The Exmouth Land Train runs from the 5th of May to the 28th of October each year, from 10AM to 4PM, and is a fun way to get around Exmouth, with the train's route following a circuit alongside the beach and through the town centre. A full circuit trip costs £3, or £5 for an unlimited day traveller ticket. It is available for private hire throughout the year.
- 1 Exmouth Museum, Sheppards Row (off Exeter Road). M–Sa 10:30AM–12:30PM and Tu W Th 2:30–4:30PM. Closed Bank Holidays & Su. Closed from November for the winter..
- Exmouth is home to a functioning harbour, once a small fishing dock, now mostly used by pleasure craft and the occasional trawler.
- 2 A La Ronde, Summer Lane, EX8 5BD, ☏ , ✉ firstname.lastname@example.org. 18th-century 16-sided house.
- 3 Orcombe Point. National Trust, cliffs and geoneedle.
- Exmouth is a popular tourist destination due to its long, sandy beach. However, swimming is forbidden on a short stretch of the beach due to fast tidal currents.
- A modest range of tourist attractions are open during the summer season, including a small boating lake, miniature golf course, model railway and amusements arcade.
- Exmouth is one end of a long and pleasant coastal walk along the cliffs to Budleigh Salterton. The walk contains steep segments, though, and includes rough ground and stiles, so is not recommended for the frail.
- 1 Exmouth Indoor Market, 12 Strand. Indoor market with a variety of stalls offering gifts, tourist trinkets, clothing, sweets, local produce, pet supplies, and jewellery and haberdashery. Includes a café.
The town centre, inland from the beach, has a range of restaurants, cafes, takeaways and pubs, and is busy at night. The beachfront has a few cafes and restaurants open during the day but just a couple of lower-end places open at night, when the beach is nearly deserted.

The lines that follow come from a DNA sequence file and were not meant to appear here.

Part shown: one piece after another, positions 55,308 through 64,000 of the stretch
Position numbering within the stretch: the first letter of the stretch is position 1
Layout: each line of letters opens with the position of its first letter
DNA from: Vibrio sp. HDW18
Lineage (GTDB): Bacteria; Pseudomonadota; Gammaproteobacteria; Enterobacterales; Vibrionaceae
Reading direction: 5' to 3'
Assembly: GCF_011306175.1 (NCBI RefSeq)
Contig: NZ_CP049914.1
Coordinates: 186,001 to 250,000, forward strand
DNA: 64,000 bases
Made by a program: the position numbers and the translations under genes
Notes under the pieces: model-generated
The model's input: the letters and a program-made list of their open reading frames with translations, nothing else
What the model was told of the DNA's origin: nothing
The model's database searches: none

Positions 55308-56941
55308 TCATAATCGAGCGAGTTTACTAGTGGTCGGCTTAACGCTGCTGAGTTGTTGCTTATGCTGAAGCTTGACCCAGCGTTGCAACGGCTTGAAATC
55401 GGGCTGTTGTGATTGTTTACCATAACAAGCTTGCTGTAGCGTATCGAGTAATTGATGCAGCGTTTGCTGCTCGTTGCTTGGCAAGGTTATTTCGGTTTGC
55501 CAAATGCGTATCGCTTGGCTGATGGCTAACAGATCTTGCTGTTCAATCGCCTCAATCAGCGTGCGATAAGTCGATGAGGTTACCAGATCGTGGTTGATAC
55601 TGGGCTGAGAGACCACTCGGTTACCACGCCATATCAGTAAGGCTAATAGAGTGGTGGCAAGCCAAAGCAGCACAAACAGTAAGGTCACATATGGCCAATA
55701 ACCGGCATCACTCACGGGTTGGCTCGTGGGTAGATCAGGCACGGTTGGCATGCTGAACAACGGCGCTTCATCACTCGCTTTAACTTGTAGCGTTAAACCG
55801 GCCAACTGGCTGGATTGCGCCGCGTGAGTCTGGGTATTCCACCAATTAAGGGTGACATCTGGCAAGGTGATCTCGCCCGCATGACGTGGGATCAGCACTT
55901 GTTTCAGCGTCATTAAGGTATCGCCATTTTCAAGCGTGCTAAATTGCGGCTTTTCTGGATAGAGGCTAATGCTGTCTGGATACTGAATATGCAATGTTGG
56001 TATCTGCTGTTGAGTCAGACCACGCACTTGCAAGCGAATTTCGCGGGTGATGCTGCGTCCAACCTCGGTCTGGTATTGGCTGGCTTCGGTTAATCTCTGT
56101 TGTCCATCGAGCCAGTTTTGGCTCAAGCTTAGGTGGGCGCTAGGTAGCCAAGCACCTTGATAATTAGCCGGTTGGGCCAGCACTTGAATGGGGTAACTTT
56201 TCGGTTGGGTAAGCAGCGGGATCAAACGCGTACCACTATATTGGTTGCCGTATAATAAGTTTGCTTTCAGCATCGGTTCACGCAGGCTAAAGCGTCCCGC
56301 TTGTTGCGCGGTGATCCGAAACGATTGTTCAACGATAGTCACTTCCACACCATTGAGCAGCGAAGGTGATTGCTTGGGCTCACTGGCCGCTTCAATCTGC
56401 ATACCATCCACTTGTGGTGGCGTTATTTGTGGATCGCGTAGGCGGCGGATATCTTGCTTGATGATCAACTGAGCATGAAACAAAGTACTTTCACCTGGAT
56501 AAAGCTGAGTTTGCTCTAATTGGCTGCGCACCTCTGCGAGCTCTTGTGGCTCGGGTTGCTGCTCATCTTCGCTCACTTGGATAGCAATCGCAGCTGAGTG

- 1 The Grove. Pub food is cheap and far from impressive, but the beer garden, across the road from the seawall, is pleasant enough on a warm evening.
- 2 The Chronicle, 3 Chapel Hill, ☏ .
- 3 Krispies, 57 Exeter Rd, ☏ . Award-winning, family-run fish & chip shop, known for its battered chips.
- 4 The Proper Fish & Chip Co., 73 Exeter Rd, ☏ .
- 1 The Powder Monkey, 2–2a The Parade, ☏ . Wetherspoon's pub.
- 2 Spoken, 43 Strand, ☏ . Cocktail lounge with a wide variety of drinks available, also serves food. Award-winning venue.
- 1 Breken Guest House, 13 Morton Road (one block inland from the beach). One of a dwindling number of lower-end B&Bs in Exmouth, run by the effervescent Tonia. Basic rooms but has WiFi, full breakfast, good location, interesting guests, and is affordably priced. £30pp.
- 2 Premier Inn Exmouth Seafront, The Esplanade, ☏ .
- 3 The Imperial Hotel, The Esplanade, ☏ .
- 4 The Barn, 4 Foxholes Hill, ☏ . Dating from 1896 and designed in Arts and Crafts style.
Littleham is a suburb about 3 miles east of Exmouth town centre that retains a bit of its village atmosphere and quaint old buildings (including Castle Cottages, along Castle Lane to the east) and holds an annual Duck Race & Hog Roast in September. There is also the The Clinton Arms [dead link] pub and the Tythe Cottage Restaurant, which sells traditionally cooked food including breakfast, lunch, evening meals and Devon cream teas.